The Roanoke Voyages were voyages of sheer courage and optimism, that left the port of Portsmouth for the shores of America
The Roanoke Voyages were a series of voyages to take settlers to the shores of America to start a colony there. On 26th April 1587, Old Portsmouth was the scene of fervent activity as a ship made ready to sail. The ship was taking 91 men, 17 women and 9 children to colonise Roanoke Island in the New World. In 1584, Walter Raleigh, flush with money and eager to expand his own empire, persuaded Queen Elizabeth I to grant him the the right to explore and settle “remote heathen and barbarous lands” in North America. Queen Elizabeth I and Walter Raleigh, shared a desire to expand England’s power and wealth. A colony in the New World they believed, provide England with unimaginable land and riches. Walter Raleigh wasted no time in setting up a series of expeditions.
The Roanoke Voyages had begun.
The first ship left England in 1584 under the stewardship of Philip Amadas and Arthur Barlowe. On July 4th the English adventurers had their first sight of North America.
They made their crossing of the ocean and on sighting land,explored the coastline for a suitable place to make port and establish their new settlement. On July 13th they landed at what is now, Oregon Inlet.
Roanoke Island lay just off the mainland, yet was protected by outer banks. This island seemed to offer the best of all worlds, it could be defended, gave access to the sea and yet was in a protected position.
The land is surveyed
After exploring the area and trading with the local indigenous population, the Philip Amadas and Arthur Barlowe returned home to England, bringing two native Indians with them. They spoke glowingly of the land they had surveyed and Queen Elizabeth I granted Walter Raleigh a patent to all the lands he could occupy and awarded him a knighthood for his endeavors.
The Second Fleet Sets Sail
The second fleet of the Roanoke Voyages set sail in 1585, it was a muddled affair as the ships became split by bad weather and accident. Their food supply was spoiled, which left them in a very precarious position. The colonists built a fort but struggled to feed themselves. Sir Francis Drake, who was on a separate privateering mission, stopped by the island and found the settlement in uproar, starving and in dispute with the local population. He offered the colonists a voyage home, leaving just a small garrison in place.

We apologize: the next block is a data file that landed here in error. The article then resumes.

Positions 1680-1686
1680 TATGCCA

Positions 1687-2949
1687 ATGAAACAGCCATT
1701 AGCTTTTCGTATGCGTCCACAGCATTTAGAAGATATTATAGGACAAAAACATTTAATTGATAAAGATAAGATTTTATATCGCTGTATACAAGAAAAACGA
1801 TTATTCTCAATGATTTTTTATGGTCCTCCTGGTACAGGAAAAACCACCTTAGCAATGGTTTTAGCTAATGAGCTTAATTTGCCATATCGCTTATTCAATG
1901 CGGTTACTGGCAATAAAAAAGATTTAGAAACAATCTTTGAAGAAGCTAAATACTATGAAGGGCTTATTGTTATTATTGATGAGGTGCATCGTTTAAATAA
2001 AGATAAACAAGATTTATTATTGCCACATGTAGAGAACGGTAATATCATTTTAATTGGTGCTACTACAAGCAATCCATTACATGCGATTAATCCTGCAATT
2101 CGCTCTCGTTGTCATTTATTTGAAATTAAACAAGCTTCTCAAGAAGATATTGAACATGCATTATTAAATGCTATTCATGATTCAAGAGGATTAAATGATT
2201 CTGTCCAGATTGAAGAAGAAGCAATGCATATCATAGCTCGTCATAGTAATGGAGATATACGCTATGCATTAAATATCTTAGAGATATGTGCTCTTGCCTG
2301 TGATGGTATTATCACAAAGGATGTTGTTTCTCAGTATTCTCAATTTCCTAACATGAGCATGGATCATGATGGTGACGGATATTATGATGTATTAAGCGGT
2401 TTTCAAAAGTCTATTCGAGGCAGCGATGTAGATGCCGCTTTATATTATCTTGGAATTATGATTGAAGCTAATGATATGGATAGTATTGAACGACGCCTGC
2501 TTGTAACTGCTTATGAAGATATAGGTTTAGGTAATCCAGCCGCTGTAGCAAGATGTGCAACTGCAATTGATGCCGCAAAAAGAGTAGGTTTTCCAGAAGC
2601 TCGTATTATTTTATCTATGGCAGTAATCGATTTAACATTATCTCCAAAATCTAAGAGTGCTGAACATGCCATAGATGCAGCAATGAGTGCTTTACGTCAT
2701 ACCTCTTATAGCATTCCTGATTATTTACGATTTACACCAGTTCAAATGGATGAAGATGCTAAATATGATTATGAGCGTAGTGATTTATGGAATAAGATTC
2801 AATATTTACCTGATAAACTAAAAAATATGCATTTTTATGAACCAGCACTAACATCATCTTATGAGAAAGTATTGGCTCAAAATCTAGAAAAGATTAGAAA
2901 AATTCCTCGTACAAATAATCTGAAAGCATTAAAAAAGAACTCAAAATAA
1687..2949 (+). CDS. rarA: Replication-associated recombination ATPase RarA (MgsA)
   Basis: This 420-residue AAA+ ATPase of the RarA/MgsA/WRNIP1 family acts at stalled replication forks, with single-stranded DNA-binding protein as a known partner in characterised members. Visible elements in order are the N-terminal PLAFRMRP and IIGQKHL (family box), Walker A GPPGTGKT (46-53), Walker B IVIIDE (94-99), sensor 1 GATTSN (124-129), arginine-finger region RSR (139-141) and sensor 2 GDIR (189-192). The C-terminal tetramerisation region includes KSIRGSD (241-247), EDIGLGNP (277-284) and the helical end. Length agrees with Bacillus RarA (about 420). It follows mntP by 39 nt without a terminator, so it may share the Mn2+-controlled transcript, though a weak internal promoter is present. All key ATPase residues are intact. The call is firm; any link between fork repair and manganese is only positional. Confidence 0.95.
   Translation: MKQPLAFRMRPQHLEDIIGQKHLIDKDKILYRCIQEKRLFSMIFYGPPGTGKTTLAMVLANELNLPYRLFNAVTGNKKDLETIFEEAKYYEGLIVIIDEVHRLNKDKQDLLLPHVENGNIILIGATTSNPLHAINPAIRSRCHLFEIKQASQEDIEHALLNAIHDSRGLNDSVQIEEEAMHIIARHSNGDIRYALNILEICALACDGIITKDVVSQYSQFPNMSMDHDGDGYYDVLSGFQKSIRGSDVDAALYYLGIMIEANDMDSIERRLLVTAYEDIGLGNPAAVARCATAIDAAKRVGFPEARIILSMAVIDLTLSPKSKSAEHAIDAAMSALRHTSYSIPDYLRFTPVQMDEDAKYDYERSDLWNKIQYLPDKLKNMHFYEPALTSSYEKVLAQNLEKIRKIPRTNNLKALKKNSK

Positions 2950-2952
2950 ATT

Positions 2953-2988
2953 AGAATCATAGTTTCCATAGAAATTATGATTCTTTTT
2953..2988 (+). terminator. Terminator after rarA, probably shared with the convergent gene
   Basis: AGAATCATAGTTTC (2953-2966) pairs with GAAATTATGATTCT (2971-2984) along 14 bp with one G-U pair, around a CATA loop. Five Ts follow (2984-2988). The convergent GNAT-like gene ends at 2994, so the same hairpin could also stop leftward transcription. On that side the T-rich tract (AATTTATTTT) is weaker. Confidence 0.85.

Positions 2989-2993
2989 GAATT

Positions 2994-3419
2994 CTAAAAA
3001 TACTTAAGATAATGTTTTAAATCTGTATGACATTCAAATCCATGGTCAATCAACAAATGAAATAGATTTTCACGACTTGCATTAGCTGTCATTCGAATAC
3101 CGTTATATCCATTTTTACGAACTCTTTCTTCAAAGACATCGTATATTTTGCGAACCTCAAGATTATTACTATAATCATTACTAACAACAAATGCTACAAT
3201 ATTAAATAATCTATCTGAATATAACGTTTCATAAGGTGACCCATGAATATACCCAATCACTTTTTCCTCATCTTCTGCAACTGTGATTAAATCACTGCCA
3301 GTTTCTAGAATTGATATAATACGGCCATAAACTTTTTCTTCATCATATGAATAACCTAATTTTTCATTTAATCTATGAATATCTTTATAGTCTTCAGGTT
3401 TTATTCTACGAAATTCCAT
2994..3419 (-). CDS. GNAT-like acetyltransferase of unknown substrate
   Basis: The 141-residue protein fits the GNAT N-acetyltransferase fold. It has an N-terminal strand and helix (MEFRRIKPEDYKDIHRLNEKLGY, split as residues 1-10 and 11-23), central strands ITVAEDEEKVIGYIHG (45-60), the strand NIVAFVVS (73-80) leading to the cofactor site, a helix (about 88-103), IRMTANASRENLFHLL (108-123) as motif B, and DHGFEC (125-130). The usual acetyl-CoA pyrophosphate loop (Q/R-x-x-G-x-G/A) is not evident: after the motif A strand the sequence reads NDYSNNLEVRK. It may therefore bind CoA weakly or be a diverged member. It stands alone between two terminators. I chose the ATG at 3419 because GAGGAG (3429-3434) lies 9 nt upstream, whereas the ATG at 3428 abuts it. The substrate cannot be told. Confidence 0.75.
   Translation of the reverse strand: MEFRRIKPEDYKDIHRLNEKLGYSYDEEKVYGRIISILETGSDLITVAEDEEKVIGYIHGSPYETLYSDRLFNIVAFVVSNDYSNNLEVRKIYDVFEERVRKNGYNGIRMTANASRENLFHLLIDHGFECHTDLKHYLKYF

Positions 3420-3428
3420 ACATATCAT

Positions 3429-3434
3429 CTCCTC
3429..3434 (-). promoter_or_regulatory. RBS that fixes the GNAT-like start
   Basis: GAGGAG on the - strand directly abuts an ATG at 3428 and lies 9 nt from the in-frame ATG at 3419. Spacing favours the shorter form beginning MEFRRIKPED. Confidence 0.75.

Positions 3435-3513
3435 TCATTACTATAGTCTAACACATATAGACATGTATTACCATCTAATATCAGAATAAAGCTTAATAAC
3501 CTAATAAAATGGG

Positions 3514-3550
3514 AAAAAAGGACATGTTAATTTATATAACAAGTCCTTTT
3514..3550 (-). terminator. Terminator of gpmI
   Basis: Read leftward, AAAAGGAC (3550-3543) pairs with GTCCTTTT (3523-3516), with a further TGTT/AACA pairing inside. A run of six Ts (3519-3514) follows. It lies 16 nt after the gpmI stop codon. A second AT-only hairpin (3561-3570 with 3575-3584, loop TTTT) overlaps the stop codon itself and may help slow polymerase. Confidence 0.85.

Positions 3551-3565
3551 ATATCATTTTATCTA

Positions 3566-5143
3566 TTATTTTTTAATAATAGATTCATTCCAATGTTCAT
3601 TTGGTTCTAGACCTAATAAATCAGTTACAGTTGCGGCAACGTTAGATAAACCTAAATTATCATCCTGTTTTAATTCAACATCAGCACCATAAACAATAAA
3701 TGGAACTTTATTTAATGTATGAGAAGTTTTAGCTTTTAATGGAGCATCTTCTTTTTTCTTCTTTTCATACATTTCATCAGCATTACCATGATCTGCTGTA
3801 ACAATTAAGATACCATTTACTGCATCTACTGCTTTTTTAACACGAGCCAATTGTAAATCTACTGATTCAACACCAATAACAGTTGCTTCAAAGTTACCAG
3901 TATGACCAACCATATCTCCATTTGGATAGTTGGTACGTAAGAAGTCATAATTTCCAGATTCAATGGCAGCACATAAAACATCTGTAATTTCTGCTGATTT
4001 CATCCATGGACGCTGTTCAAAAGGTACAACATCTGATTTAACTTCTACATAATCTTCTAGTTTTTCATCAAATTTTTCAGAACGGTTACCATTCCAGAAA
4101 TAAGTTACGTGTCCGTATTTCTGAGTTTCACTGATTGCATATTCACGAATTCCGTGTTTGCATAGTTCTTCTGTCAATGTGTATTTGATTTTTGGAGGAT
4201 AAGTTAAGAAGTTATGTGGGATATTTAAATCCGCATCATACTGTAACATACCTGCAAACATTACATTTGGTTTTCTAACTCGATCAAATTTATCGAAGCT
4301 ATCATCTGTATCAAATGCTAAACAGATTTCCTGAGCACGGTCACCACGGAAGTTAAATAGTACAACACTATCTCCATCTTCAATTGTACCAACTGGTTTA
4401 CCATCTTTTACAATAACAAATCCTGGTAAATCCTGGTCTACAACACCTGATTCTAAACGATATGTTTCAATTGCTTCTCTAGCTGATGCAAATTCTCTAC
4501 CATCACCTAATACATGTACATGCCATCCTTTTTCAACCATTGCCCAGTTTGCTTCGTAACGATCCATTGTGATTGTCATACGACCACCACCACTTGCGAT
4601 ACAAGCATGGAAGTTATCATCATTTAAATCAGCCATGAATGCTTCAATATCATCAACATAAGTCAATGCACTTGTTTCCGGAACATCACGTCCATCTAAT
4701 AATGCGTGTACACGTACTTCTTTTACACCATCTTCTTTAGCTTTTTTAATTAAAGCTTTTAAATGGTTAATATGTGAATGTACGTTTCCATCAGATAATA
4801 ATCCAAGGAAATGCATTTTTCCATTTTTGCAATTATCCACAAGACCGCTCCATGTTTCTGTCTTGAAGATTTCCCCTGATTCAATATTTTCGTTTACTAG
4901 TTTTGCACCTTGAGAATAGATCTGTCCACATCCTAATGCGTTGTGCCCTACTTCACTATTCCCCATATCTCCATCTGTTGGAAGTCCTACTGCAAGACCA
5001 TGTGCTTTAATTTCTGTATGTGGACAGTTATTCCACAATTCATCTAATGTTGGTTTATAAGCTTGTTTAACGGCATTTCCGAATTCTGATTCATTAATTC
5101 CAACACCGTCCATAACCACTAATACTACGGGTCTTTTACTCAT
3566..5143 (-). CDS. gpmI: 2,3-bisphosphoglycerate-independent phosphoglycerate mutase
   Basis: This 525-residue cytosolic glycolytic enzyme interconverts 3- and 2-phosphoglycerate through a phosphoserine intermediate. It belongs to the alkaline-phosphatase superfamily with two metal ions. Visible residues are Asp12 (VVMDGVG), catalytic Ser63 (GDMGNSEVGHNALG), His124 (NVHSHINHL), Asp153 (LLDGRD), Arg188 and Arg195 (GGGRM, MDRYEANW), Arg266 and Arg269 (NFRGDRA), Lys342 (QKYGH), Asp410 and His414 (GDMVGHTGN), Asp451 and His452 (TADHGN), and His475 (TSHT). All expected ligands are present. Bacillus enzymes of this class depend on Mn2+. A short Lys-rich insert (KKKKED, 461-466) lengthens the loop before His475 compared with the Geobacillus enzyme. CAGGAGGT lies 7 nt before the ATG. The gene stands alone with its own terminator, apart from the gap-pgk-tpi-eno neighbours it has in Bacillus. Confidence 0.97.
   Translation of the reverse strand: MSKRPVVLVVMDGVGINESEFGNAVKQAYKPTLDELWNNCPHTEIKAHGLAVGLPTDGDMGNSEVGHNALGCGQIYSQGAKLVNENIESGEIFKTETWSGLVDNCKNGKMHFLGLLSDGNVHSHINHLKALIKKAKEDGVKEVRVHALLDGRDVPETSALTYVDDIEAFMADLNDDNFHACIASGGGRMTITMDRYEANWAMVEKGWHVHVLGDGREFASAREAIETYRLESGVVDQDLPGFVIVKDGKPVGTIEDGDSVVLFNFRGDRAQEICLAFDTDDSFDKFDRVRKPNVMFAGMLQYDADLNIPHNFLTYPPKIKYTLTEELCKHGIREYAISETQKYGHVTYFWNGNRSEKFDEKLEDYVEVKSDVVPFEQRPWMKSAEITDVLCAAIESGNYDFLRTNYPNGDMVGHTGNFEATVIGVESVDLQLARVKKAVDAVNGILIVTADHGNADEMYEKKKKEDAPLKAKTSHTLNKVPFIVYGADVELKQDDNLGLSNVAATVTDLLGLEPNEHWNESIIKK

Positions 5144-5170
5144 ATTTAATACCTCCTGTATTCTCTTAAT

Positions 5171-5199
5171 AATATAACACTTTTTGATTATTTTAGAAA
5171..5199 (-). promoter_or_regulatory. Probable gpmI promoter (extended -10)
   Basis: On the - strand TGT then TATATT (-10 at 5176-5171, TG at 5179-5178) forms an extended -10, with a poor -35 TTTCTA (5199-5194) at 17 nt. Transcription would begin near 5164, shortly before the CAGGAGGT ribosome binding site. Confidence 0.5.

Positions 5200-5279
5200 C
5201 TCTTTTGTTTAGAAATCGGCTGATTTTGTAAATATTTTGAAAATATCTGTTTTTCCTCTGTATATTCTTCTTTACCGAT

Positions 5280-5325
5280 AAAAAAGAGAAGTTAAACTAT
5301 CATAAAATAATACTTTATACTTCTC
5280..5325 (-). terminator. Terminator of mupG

The Third Voyage heads for the New Land
The next voyage for the New Land set sail from Portsmouth in 1587, led by John White, who had been on previous expeditions. They only intended to put in at Roanoke Island, to collect the garrison and then head to Chesapeake Bay to establish a settlement there but once off the ship, the captain refused them back on board and so they had stay on Roanoke.The garrison however had disappeared and without them and their experience, along with a lack of food, all seemed lost for the pioneers. White returned to England for help but it was three years before he was able to return to Roanoke and by then the fort was deserted, all had disappeared including White’s grand-daughter, Virginia Dare, who was the first colonist to be born in the New World.
So what became of the colony?
Many theories abound about the fate of the ‘Lost Colony’ as they became known. It seems they left without a struggle but where they went is uncertain. A recent discovery of a patch on a map of the island created by John White, may have revealed the presence of another fort but it seems that the fate of those brave and intrepid pioneers who left the shores of Hampshire in 1587 will never be known for certain. Sir Walter Raleigh failed to establish a permanent English colony on Roanoke Island but the knowledge gained from the Roanoke voyages helped in creating a permanent English colony at Jamestown, Virginia, in 1607.